How to implement Auth0 in a database


I’m new to the whole concept of an IDAAS. I hope someone can help me understand how Auth0 works in conjunction with a database.

I know that Auth0 doesn’t recommend storing non-profile user data on its service. Does that mean that in my database, there should be an id field that’s the auth0 user id? Would I need to write another script to sync the creation / deletion of auth0 users with their respective data in my database?

Or is there a simpler better alternative to the above solution?

Update: I found this discussion from someone with a similar question. If I’m understanding it correctly, for the purposes of a Twitter-like application, you can’t go wrong with:

  1. Storing only user authentication data with Auth0
  2. Storing all other user data in your database
  3. Joining your user data with Auth0 through the ids provided upon login

With this approach, most of your data will be in sync. The only case you’d have to take care of is the creation or deletion of users in Auth0, which can trigger a corresponding create/delete of user data on your database.


Hi @fandy.
Indeed, Auth0 will return a user ID that is guaranteed to be unique and also to be the same every time the user authenticates with the same method. So you’d use that ID to fetch the relevant business data from your application database.
Whether you need to sync data or not would depend on your business requirements. Auth0 will provide the most current user information every time the user authenticates, but if you need historical data (e.g. previous email addresses or names a user might have had) you’ll need to store them on your app.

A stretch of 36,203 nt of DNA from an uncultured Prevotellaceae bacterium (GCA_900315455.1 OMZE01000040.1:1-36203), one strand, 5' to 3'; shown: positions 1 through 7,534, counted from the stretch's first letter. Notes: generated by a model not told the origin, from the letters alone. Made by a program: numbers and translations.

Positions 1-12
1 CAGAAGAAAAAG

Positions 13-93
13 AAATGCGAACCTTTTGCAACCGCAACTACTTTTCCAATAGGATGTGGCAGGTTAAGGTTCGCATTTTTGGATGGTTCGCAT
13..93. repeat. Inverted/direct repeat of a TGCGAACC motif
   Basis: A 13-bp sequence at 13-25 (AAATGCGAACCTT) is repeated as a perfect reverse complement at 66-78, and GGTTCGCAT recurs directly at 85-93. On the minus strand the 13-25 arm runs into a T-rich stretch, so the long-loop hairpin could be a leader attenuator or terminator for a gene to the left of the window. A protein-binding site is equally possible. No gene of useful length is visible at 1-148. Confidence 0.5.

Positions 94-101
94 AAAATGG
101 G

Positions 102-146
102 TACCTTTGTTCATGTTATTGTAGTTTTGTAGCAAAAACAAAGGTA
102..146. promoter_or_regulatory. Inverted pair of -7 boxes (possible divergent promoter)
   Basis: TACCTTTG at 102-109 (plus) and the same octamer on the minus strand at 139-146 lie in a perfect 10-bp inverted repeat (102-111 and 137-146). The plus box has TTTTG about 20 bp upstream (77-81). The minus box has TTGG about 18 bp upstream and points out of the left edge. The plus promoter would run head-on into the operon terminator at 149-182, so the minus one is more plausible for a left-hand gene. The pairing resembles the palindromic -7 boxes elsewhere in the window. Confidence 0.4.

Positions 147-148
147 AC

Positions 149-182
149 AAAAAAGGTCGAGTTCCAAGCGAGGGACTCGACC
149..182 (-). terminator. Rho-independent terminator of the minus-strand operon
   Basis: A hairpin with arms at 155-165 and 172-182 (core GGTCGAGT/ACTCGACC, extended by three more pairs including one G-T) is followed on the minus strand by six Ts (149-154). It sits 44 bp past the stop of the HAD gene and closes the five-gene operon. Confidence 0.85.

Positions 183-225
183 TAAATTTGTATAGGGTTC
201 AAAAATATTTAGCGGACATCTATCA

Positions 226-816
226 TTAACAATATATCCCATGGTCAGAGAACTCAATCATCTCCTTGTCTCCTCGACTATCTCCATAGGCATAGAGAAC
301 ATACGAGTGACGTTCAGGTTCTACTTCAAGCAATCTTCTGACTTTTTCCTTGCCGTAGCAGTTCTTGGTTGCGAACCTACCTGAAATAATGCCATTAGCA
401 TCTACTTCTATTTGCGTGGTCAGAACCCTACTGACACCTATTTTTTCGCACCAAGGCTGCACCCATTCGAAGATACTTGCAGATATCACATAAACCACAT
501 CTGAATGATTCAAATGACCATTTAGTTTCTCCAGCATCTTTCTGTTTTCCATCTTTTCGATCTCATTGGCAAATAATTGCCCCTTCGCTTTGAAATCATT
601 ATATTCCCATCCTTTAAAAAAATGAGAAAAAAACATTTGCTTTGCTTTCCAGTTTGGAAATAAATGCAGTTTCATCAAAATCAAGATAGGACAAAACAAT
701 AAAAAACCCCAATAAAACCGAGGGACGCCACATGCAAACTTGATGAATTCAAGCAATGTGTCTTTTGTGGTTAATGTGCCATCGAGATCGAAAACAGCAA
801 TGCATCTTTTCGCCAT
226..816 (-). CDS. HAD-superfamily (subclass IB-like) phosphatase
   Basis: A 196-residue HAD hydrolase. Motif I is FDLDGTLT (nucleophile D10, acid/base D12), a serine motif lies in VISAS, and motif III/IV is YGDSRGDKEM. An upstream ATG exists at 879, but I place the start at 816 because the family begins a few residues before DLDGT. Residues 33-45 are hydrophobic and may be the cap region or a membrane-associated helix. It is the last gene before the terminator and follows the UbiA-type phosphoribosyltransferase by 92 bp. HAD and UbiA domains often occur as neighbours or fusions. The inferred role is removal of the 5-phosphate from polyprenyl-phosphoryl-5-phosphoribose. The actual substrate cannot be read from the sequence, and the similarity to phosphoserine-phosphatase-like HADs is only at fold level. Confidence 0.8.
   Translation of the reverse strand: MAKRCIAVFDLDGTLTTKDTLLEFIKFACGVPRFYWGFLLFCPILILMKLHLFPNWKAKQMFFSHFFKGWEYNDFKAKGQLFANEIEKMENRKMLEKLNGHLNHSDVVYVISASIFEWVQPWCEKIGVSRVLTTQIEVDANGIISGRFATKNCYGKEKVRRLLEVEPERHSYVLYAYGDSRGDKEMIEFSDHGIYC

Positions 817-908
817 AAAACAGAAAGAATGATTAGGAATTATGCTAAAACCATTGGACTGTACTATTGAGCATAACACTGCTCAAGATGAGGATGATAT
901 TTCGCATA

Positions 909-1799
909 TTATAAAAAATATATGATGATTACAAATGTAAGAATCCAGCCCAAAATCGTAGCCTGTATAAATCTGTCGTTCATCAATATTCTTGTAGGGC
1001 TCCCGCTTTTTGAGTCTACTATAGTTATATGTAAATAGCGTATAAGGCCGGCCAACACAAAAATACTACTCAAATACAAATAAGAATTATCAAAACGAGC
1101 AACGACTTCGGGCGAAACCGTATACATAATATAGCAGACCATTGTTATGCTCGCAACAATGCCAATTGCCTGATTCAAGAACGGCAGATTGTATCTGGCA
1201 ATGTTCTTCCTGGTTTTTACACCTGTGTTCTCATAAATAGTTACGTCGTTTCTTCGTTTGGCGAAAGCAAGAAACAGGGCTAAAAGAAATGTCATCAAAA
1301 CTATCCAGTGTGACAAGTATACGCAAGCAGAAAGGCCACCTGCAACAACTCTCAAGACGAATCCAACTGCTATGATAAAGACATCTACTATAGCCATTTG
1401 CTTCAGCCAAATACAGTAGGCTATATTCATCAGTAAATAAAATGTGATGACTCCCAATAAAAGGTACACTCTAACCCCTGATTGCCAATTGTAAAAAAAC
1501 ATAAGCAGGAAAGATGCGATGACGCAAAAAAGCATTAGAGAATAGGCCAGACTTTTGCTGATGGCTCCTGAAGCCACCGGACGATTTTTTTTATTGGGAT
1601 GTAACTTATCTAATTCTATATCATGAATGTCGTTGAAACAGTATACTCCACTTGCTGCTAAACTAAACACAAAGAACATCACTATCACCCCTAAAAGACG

As for any records that represent a user on the application side, you can always defer the creation of those until needed. E.g. when Auth0 returns a user ID that you’ve never seen before (no records in your DB), that would be a sign that the user is here for the first time, and you can use the opportunity to create a welcome experience, maybe ask some additional data, and create a record on the database.
Hope that makes sense!


Thanks @nicolas_sabena for clarifying for me. Your explanation makes sense.

Should I make sure the user ID is never exposed, then? Is there a best practice for encrypting it or keeping the API access secure?

I guess the answer depends on the type of application you have. The user ID is visible in access tokens and ID tokens issued by Auth0.If your application is a SPA with no backend except for an API, you’d have no choice because the app will need access to the access token to make requests to the API. So a legitimate user would be able to see his ID and access token with little effort. If you are doing a SPA a typical precaution is to set a short expiration time for tokens so that if someone else uses the browser the token would no longer be valid. But someone could decode the token and see the user ID easily.


Following up to this design paradigm — what is the right way to “create” a user in my backend?

User registers for an account using Auth0. My frontend gets the ID token — does it make a special API call to my backend to add this user with the sub ID?

I would have thought a robust (retries until an ack is received) webhook from Auth0 to my backend would work best, but not finding this solution.


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